EF's booth at an international children's cartoon expo in Beijing.
Education First, the Sweden major in private education, expects to double enrollment of students for its short-term summer courses in the next two to three years, driven by huge demand from Chinese parents, said its top executive.
Each year, more than a million Chinese people go abroad for study tours, including 300,000 for long-term courses.
Joe Chiu, country manager of the Education First International Language Center China, said overseas courses for teenagers have seen double-digit growth in recent years.
In China, Education First has more than 200 English learning centers for kids, teens and adults. Its overseas program places students in schools around the world, including 46 international schools in 16 countries covering seven languages.
The program allows students to live like locals and gain an in-depth learning experience. It aligns with the EF's mission to open up the world through education. Through its program, it hopes to mold students into better global citizens, said Chiu.
"Language is a skill, not just knowledge. It has to be applied on a daily basis. We want to make sure students get to apply the language."
EF's methodology is task-based. Students accomplish tasks such as ordering a burger or asking for directions in the foreign language they learn.
Many middle school and high school students enroll for such language courses, which are designed to prepare them for higher studies overseas in future. "Parent s want their children to get a taste of what it's like to live abroad," said Chiu.
English-speaking countries such as the United States, the United Kingdom, Australia and Canada are most popular among such parents.
EF designs its own programs, courses, activities and even arranges conveniences like local families as hosts for visiting students.
Chiu said China's education system is mostly exam-driven. But, in addition to high test scores, young people need good language skills to succeed as students, career professionals and self-reliant citizens.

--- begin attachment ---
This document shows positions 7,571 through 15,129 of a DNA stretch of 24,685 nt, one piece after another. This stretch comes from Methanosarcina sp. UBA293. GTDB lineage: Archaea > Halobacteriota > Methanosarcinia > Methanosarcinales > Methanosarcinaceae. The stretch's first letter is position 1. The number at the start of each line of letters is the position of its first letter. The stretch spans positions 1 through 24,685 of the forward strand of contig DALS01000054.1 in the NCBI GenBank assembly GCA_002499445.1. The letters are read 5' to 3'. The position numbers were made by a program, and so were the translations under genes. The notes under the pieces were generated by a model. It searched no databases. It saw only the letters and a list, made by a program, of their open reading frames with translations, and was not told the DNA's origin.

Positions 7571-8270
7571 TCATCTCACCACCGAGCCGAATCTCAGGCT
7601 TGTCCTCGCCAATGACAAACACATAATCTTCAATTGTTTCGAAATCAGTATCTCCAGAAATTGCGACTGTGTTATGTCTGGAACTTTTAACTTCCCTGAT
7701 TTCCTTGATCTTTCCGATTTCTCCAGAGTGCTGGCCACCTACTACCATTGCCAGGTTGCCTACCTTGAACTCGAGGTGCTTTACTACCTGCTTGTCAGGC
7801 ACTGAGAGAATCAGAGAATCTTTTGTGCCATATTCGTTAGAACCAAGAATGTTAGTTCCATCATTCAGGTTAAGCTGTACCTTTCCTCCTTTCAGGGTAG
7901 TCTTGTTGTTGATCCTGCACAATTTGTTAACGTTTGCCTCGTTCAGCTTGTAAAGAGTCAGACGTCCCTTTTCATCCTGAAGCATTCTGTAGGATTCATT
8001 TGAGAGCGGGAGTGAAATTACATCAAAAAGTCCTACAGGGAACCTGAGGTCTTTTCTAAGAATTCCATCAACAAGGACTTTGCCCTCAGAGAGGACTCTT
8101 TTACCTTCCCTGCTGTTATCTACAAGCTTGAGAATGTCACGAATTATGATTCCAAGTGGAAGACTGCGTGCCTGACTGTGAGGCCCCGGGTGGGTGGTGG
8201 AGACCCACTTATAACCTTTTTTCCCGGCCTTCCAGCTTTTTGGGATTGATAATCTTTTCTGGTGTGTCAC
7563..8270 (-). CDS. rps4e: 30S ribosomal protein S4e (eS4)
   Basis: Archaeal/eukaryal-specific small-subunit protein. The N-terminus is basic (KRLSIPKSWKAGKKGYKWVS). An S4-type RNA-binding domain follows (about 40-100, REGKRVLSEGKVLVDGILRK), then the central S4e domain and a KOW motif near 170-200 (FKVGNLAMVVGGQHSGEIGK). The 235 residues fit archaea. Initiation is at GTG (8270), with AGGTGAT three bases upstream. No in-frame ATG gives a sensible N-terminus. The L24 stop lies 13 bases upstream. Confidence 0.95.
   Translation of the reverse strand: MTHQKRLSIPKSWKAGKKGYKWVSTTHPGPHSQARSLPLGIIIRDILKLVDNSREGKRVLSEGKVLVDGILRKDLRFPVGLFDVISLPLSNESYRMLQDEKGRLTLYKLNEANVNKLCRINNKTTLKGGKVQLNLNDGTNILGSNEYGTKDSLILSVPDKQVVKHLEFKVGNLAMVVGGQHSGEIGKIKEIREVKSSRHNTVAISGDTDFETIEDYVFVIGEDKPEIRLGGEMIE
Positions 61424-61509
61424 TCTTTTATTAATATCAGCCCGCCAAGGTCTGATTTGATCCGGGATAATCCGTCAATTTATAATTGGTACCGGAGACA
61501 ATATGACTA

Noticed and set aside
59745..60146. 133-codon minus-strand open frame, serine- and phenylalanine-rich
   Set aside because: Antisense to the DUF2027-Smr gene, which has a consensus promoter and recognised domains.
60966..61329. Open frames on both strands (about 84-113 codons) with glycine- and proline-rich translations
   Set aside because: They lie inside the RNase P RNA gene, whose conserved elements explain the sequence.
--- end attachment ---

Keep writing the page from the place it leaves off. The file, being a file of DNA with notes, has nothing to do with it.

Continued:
So, institutes offering summer courses ensure students are well taken care of at local homes as most of them live by themselves for the first time in their life, often for up to two weeks. So, by immersing themselves in a completely English-marked environment all the while, summer students gain confidence, said Chiu.
More so because each group taking such courses tends to be cosmopolitan in character.
EF enrolls students from more than 100 countries who interact with each other and learn more about different cultures. They also gain the experience of living and learning in a multicultural environment. "We encourage everyone to mingle with students from other nations," Chiu said.
He said the average age of Chinese students enrolling for overseas summer courses is increasingly getting lower than that of European and American students.
"In China, parents want to send their kids to summer courses at an early age while in Europe, we have very few students aged below 10," said Chiu.
So, EF offers courses for younger kids aged just 4 or 5. Such students are accompanied by their parents. Popular destinations include Singapore and Australia where safety is accorded priority.
EF said while the goal of such training is to make kids grasp the idea of growing up to be independent, some Chinese parents tend to be overprotective. "We need to find a balance between students trying to be independent and their overprotective parents," he said.
All these various considerations are spawning opportunities as well as creating challenges. Chiu said the market has become very competitive and fragmented.
"We understand that the post-'80s parents haven't studied abroad themselves, so they might not have a clue as to what it's like to study abroad. We try to understand their expectations and clarify what exactly the course can deliver," Chiu said.
Yan Ping, 41, has sent her daughter Hu Jitong to EF's overseas programs four times since 2011 when she was 9.By living with a host family and learning at a multinational school, her daughter has overcome shyness, picked up languages and learnt how to solve problems with others, Yan said.
"The overseas experience can never be replaced by reading books or watching TV," said Yan, who will enroll her younger daughter, who will turn 6 this year, in a summer course abroad next year.